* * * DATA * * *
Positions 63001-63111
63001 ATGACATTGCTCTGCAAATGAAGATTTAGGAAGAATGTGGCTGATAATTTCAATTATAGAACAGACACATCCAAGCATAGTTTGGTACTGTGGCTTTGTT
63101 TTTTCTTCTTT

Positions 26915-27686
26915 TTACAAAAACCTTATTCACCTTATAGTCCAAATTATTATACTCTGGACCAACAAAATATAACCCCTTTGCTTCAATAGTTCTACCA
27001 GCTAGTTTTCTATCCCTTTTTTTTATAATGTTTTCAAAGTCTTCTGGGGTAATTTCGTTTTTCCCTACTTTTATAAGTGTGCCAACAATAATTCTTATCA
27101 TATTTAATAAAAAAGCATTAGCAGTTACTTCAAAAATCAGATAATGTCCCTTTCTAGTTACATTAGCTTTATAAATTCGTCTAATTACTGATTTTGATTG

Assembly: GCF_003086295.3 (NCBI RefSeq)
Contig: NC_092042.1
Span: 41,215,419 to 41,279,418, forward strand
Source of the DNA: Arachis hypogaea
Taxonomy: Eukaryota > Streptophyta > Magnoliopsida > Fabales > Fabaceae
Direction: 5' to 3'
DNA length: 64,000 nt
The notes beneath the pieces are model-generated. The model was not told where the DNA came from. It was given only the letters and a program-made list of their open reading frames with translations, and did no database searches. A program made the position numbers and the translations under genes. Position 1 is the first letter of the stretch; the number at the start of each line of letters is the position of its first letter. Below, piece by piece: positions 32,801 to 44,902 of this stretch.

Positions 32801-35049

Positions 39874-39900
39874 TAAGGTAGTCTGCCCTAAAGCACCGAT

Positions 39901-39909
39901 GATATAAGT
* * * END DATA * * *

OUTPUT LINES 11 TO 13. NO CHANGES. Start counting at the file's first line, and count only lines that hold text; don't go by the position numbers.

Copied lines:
Source of the DNA: Arachis hypogaea
Taxonomy: Eukaryota > Streptophyta > Magnoliopsida > Fabales > Fabaceae
Direction: 5' to 3'